Chronic Illness Articles

April 29, 2010

Study Shows Prayer Determines Church Group’s Success Rate

Filed under: Christian Illness Ministry — Rest Ministries @ 2:35 am

Enthusiasm can be high when you first start putting your plans together to start a small group ministry for those with chronic illness, but even the best of intentions can actually lead to a decrease in prayer time.

You may have the best, most organized plans, but without a daily conversation and walk with the Lord, you may discover you have feelings of being overwhelmed and stressed out about the group, rather than being at peace about your decision.

A study was done by a Small Groups web site and here are their findings regarding prayer:

They found that 83% of leaders who had a strong prayer life reported that at least one person who attended their support group came to know Jesus through the influence of the group. But of those leaders who had what they defined a weak prayer life, only 19% of groups had a member that came to know Christ.

Leaders with a strong prayer life have groups have more than four times the evangelistic impact as groups led by leaders with a weak prayer life.

Are you familiar with the scripture John 15:5? It says, ‘I am the vine; you are the branches. If a man remains in Me and I in him, he will bear much fruit; apart from Me you can do nothing.’

Regardless of what tips you may discover from friends, church small group trainings, books, or seminary and congregational care resources, remember to keep prayer always the first priority.

Note that the scripture does not say, ‘I am the vine, you are the branches and he who gather together the most resources, seminary resources, books, funds and claims the most mentors, time, and energy will bear the most fruit.’

With the gift of prayer, God has equipped you with the most precious and essential tool to do the work that He has prepared in advance for you to do (Ephesians 2:10).

Chronic illness ministry support groups in a Christian environment are a special group where people can find encouragement for this path they are on. Eventually they can become disciples themselves, encouraging others who are going through moments of suffering.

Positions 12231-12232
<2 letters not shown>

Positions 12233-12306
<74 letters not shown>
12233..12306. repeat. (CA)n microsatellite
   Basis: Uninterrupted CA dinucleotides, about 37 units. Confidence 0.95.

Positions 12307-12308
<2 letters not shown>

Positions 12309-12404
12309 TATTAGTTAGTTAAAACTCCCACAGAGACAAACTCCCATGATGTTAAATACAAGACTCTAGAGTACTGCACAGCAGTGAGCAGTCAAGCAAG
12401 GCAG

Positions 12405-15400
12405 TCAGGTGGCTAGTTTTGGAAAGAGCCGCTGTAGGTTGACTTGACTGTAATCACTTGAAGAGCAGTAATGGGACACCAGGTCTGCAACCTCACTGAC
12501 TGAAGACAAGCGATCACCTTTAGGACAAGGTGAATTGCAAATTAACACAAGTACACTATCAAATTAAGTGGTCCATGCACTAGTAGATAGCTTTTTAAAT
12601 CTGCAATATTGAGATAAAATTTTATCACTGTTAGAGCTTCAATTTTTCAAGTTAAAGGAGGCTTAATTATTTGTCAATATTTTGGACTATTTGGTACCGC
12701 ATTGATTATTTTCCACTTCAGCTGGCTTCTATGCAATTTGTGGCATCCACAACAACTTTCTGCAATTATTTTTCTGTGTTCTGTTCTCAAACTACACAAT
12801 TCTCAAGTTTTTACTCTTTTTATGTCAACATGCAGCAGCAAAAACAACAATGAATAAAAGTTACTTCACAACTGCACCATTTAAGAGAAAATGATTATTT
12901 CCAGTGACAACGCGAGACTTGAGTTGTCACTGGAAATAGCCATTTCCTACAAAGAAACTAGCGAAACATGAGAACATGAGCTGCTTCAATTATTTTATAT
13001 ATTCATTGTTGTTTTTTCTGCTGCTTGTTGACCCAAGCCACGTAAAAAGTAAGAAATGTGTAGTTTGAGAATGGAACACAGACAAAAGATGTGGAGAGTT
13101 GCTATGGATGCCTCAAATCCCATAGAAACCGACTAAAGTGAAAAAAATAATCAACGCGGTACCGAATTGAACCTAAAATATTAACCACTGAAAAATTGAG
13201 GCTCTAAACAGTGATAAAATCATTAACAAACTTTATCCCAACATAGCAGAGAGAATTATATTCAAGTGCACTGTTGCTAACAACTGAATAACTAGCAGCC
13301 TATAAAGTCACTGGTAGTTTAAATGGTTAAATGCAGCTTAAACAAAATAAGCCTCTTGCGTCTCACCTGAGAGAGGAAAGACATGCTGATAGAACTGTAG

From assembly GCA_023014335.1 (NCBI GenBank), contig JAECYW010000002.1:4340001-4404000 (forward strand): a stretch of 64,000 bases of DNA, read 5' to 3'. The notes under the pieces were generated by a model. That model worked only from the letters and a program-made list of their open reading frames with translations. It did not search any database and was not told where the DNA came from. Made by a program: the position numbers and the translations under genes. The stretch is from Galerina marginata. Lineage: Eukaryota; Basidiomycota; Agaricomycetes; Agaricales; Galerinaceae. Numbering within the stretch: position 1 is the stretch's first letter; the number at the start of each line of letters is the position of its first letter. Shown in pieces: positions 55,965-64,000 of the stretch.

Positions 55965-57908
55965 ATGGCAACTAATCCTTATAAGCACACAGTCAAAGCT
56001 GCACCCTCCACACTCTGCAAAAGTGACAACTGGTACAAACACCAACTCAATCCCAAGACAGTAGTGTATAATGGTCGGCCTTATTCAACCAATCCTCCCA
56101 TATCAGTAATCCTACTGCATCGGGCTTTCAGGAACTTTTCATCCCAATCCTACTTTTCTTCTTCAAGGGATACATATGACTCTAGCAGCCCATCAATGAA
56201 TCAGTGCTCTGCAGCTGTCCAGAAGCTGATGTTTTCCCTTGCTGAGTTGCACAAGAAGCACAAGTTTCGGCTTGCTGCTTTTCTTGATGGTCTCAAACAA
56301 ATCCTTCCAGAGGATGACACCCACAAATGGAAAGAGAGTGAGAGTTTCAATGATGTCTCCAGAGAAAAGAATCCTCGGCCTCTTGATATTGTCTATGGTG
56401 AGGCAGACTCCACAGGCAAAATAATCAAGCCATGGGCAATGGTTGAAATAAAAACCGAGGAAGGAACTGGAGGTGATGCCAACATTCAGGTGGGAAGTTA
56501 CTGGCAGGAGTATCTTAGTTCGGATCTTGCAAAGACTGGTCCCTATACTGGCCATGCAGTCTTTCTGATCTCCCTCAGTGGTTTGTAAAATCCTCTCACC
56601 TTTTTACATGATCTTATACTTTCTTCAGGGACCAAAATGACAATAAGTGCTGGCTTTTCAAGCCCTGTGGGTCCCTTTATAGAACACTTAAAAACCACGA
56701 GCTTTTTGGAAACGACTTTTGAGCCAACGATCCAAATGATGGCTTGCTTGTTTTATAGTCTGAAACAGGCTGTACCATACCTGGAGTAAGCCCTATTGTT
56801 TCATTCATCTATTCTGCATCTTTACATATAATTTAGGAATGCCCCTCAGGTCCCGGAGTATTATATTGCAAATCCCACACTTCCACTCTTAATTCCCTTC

Let’s set our sights on creating loving environments of small group illness ministries where people can find comfort despite the pain.We can aim beyond just a typical support group secular setting where people sit around and compare notes on the horrors of chronic illnesses. It’s not supportive or loving to try to discredit the pain people are in by saying we are in more pain.

Instead, together, let’s create an oasis where people can feel safe and comfortable in sharing the daily challenges of their condition and what gets them through it. It can be a place where God and illness can be spoken of in the same room as we seek to find hope in the eternal when our temporary circumstances leave much to be desired.

You may be wondering where to start if you are considering leading a small group ministry for those with chronic illness. The first place to start is with prayer.

Where to start after you have prayed? Get How to Start a Chronic Illness Small Group Ministry, a new book by Lisa Copen, founder of Rest Ministries. 320-pages of step by step instructions from passion to implementation.

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April 16, 2010

Starting a Small Group? Who Will Come?

by Lisa Copen

As you begin to decide on the logistics of your support group, one of the first things to consider is who you would prefer to actually attend.

For example:

– Will your group serve men or women? Adults or teenagers? Or all of the above?